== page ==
It has always been the case, but particularly since the 17th century, general scientific development has been intimately linked to that of Mathematics. Historical examples are numerous: Newton, Euler, Lagrange, concurrently conducted their studies in Mathematics, Physics, Mechanics and Astronomy. The development of the general theory of relativity would not have been possible without the Riemannian geometry mathematical tool, established some fifty years before. Conversely, natural sciences are nowadays, as always, an inexhaustible source of inspiration to Mathematicians; three out of the four 1990 Fields Medal Laureates (“equivalent” to the Mathematics Nobel Prize) were rewarded for work inspired by the Field Theory.
In the nineteenth century, mathematical applications were essentially limited to Physics, Astronomy, and Engineering sciences. Nowadays it extends to fields as diversified as Economics, Biology, Business Management, Medicine, etc. .
The Mathematics Section at EPFL was created in 1970, after the Federalization of the school. Its mission is to educate mathematicians, directed towards fundamental mathematics or to its applications. It welcomes around 150 new students each year; adding up to a total of nearly 450 students. Significantly, young women are particularly well represented, as the female share of the Section regularly reaches 25 to 30% of the faculty.
The Bachelor in Mathematics
The Mathematics Section has shaped its Bachelor program to provide a fundamental base in the domains of pure and applied mathematics. It is a foundation course in mathematics, complimented with courses in Physics, Informatics and Social Sciences. In the Bachelor third year, courses can be chosen from a list of options, and the student must also carry out two one-semester long projects. Thus the student is allowed to give his Bachelor a personal touch, which will help him chose his Masters, and its professional path later on.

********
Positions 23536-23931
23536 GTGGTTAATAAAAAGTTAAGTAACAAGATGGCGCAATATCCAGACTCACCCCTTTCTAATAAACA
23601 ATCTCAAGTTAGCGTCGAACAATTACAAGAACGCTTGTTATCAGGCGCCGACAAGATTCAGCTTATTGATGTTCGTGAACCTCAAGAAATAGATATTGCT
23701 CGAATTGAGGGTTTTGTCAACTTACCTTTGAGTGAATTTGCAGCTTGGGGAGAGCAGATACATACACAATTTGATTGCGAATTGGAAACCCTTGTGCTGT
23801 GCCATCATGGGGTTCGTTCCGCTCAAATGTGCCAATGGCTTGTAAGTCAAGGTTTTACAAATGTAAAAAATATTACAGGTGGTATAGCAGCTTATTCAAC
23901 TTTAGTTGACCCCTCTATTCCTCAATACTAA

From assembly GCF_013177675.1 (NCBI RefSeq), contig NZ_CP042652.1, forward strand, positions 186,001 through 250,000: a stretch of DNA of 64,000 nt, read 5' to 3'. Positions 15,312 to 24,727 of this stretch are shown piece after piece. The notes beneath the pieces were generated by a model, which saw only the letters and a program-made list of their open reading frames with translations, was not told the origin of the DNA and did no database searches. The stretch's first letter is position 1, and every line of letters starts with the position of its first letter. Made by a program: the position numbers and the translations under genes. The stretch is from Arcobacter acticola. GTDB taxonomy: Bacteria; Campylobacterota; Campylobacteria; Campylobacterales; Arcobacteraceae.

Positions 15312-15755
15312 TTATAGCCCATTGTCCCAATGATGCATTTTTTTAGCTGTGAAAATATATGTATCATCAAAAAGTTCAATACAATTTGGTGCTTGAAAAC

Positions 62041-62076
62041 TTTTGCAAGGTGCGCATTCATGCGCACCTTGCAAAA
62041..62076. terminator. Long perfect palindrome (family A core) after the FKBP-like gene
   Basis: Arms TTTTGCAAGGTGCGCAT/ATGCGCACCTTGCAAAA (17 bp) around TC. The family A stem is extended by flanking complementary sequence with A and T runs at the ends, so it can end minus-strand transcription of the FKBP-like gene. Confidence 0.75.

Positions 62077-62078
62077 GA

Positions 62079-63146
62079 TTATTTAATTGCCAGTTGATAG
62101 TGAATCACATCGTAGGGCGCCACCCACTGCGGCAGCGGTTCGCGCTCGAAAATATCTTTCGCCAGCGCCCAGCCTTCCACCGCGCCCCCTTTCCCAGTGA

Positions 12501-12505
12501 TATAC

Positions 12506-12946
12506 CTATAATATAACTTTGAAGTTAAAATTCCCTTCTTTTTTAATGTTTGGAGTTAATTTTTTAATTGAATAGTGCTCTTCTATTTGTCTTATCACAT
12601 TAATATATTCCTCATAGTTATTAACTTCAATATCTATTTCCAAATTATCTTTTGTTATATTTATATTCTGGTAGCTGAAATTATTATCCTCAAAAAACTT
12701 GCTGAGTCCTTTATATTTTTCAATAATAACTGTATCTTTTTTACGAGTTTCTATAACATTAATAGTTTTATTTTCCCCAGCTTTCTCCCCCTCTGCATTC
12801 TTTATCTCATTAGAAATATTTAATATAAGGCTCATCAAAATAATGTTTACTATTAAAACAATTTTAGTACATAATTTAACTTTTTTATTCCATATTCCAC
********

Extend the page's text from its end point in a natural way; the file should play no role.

Master in Mathematics
Nowadays, more than ever, knowledge advances often rely on modern mathematical tools. The Master in Mathematics is oriented towards high level pure mathematics (algebra, analysis, probability, geometry and topology) or applied mathematics (applied analysis, numerical analysis, probability, statistics, optimization). This degree leads to various careers in teaching, private companies, and governmental institutions. It is also an excellent preparation for students planning to follow a PhD program in mathematics.
The mathematician is a specialist in the analysis, abstraction and reflection necessaries to solve complex problems. In the professional world, this broad, general, competences are highly appreciated.
The level and variety of subjects studied allow the mathematician to acquire great mastery of fundamental mathematical tools and abstract reasoning. These tools are useful in a variety of fields. Just a few examples are: the modelling of DNA chains require innovative differential equations; communication systems of the future require powerful data compression algorithms; cryptography and coding require deep knowledge of modern algebra.
Master in Applied Mathematics
Nowadays, more than ever, knowledge advances often rely on modern mathematical tools. The Master in Applied Mathematics (Master en Ingénierie Mathématiques) is oriented towards the applications for mathematics at a high level (operations research, applied probability and stochastic processes, numerical analysis and scientific calculus). The curriculum includes an engineering internship of 4 to 6 months. This degree forms an excellent basis for various professional careers such as financial mathematics, insurance, statistics, data analysis, scientific calculus and industrial modelling.
The applied mathematician is a specialist in the analysis of complex problems requiring abstraction, identification and extraction of relevant parameters; simulations of the system under consideration; forecasting and comparing expected results with factual data. In the professional world, these technical competences are highly appreciated.
The level and variety of subjects studied allow the applied mathematician to solve complex organizational problems. These competencies are useful in a variety of fields. Just a few examples are: the conception of predictive models in the financial and insurance domains; the optimization needed to implement those models; the calculations for an optimal mobile telephony network; statistical analysis of complex data, which is necessary in many domains.